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Saint of the Day—available on the iPhone!

Saint of the Day
Catholic saints are holy people and human people who lived extraordinary lives. Each saint the Church honors responded to God's invitation to use his or her unique gifts. God calls each one of us to be a saint. Click here to receive Saint of the Day in your email.

March 3
Blessed Innocent of Berzo
(d. 1890)


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Born in 1844 near Brescia in northern Italy, Innocent was already a diocesan priest and 30 years of age when he requested admission into the Capuchin Franciscan Order in 1874. He served as assistant novice master and then director of candidates for the order.

Innocent showed a special gift in working with the young men seeking to follow the Franciscan life. He loved his pupils, and they loved him. He preached exterior mortification, especially in controlling the tongue, but he knew that exterior discipline is hypocrisy if not founded on interior mortification. And as a preacher of prudence, Innocent was able to say with St. Francis: "Let everyone pay attention to his own nature. For, while one person can get along with less indulgence, I would not have another, who requires more, try to imitate him; but rather let him take his own nature into account and grant it what it truly needs."

This ascetic friar, only 45 years old, died on March 3, 1890, from influenza while on a preaching tour. He was beatified by Pope John XXIII in 1961. Both miracles from his beatification process were the cure of terminally sick children.



Comment:

Innocent preached mortification—a phrase that usually brings to mind giving up something we enjoy. But his strongest emphasis was on controlling the tongue—giving up careless and hurtful speech. Words that belittle us chip away at our confidence; the sting of harsh words can inflict lasting scars. Racial and ethnic slurs undermine the unity of the human race. Innocent also preached the importance of changing our hearts. Being careful about the words we use helps to soften them.


Tuesday, March 3, 2015
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Saint of the Day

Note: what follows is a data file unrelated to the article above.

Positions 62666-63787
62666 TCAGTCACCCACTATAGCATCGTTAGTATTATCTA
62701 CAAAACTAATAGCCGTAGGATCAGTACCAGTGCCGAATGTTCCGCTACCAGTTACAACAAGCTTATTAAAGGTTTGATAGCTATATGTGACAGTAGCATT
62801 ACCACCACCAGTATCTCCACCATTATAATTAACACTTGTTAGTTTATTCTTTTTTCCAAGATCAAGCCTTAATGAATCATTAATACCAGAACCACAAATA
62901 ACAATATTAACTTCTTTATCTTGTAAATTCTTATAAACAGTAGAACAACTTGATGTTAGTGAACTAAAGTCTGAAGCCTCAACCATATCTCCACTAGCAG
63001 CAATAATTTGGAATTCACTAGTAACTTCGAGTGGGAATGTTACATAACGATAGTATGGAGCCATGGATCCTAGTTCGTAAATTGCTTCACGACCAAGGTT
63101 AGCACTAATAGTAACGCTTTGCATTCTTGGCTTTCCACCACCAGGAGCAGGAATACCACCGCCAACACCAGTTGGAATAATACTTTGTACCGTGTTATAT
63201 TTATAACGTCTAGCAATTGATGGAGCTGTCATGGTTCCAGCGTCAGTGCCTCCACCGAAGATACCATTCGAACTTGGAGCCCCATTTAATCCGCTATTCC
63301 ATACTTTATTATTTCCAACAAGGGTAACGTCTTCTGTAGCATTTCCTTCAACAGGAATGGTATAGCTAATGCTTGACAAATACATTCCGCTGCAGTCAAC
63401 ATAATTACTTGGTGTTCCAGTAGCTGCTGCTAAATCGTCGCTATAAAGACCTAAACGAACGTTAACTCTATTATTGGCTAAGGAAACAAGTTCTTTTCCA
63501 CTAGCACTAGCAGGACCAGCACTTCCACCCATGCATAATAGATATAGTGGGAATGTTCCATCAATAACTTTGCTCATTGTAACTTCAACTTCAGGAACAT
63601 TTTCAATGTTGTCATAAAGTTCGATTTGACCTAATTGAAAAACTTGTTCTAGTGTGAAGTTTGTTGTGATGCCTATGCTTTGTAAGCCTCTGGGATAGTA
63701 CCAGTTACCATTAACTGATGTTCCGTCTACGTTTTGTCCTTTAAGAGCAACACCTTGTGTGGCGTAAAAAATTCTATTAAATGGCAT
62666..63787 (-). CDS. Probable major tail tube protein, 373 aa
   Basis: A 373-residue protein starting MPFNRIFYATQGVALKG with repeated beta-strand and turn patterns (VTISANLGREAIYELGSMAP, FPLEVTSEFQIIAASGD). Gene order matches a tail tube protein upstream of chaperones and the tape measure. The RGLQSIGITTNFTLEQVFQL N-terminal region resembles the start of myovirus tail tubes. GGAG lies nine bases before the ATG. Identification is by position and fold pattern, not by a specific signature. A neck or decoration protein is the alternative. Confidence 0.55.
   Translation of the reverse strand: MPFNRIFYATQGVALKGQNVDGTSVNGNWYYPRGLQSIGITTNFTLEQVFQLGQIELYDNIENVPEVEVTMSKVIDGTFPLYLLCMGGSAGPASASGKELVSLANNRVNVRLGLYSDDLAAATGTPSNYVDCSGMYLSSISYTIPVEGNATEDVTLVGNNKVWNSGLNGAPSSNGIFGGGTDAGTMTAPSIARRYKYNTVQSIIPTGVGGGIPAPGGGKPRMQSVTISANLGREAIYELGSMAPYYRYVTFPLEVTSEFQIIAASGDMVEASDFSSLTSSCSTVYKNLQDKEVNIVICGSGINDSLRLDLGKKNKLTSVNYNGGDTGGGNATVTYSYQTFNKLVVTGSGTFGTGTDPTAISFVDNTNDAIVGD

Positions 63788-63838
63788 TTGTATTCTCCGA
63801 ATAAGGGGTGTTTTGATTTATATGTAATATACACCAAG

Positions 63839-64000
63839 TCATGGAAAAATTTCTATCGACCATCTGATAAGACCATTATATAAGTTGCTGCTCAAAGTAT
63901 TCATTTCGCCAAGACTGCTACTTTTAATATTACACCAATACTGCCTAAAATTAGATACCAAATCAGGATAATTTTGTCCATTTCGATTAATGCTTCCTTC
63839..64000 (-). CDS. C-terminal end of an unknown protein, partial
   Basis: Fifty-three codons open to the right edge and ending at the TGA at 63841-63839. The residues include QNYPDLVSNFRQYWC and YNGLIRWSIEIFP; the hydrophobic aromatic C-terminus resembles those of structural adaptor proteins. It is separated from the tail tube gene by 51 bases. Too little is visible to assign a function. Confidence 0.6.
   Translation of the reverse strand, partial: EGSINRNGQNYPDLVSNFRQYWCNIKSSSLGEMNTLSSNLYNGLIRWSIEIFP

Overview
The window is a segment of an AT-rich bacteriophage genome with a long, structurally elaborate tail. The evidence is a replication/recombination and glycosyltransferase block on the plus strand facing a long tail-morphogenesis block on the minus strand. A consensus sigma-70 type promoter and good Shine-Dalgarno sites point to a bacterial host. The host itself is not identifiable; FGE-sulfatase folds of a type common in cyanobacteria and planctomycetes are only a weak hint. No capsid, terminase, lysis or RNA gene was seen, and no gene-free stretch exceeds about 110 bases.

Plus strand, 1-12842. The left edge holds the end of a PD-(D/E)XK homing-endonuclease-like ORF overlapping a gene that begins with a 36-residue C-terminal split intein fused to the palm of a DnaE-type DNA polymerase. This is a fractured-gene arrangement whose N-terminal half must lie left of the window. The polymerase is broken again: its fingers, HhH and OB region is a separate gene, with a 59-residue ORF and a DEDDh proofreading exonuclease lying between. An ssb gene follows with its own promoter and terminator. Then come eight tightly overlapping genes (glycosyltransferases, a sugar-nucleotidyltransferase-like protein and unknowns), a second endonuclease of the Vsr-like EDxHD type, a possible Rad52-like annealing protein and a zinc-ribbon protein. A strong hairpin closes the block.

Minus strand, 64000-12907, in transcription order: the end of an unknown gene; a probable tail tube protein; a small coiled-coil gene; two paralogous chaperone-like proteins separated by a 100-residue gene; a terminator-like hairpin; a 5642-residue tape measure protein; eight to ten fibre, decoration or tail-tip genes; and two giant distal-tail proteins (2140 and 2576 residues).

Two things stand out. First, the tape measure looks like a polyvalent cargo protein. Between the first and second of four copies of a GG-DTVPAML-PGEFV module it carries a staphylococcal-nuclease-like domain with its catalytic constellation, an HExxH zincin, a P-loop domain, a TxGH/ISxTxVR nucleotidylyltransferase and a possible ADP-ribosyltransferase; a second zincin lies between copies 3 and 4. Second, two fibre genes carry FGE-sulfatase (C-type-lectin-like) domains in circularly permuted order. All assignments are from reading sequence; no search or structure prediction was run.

Lives, Lessons and Feast
By Leonard Foley, O.F.M.; revised by Pat McCloskey, O.F.M.



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Anthony Zaccaria: At the same time that Martin Luther was attacking abuses in the Church, a reformation within the Church was already being attempted. Among the early movers of the Counter-Reformation was Anthony Zaccaria. His mother became a widow at 18 and devoted herself to the spiritual education of her son. He received a medical doctorate at 22 and, while working among the poor of his native Cremona in Italy, was attracted to the religious apostolate. He renounced his rights to any future inheritance, worked as a catechist and was ordained a priest at the age of 26. Called to Milan in a few years, he laid the foundations of three religious congregations, one for men and one for women, plus an association of married couples. Their aim was the reform of the decadent society of their day, beginning with the clergy, religious and lay people. 
<p>Greatly inspired by St. Paul (his congregation is named the Barnabites, after the companion of that saint), Anthony preached with great vigor in church and street, conducted popular missions and was not ashamed of doing public penance. </p><p>He encouraged such innovations as the collaboration of the laity in the apostolate, frequent Communion, the Forty Hours devotion and the ringing of church bells at 3:00 p.m. on Fridays. </p><p>His holiness moved many to reform their lives but, as with all saints, it also moved many to oppose him. Twice his community had to undergo official religious investigation, and twice it was exonerated. </p><p>While on a mission of peace, he became seriously ill and was brought home for a visit to his mother. He died at Cremona at the age of 36.</p> American Catholic Blog Lord, help me make my life more about you and less about me. May others see you in me—your image and likeness. Teach me ways to increase my time with you, my service to others, and my love for my family, for strangers, and for the poor. You are the light in the darkness. With each new day, may we be light to one another.

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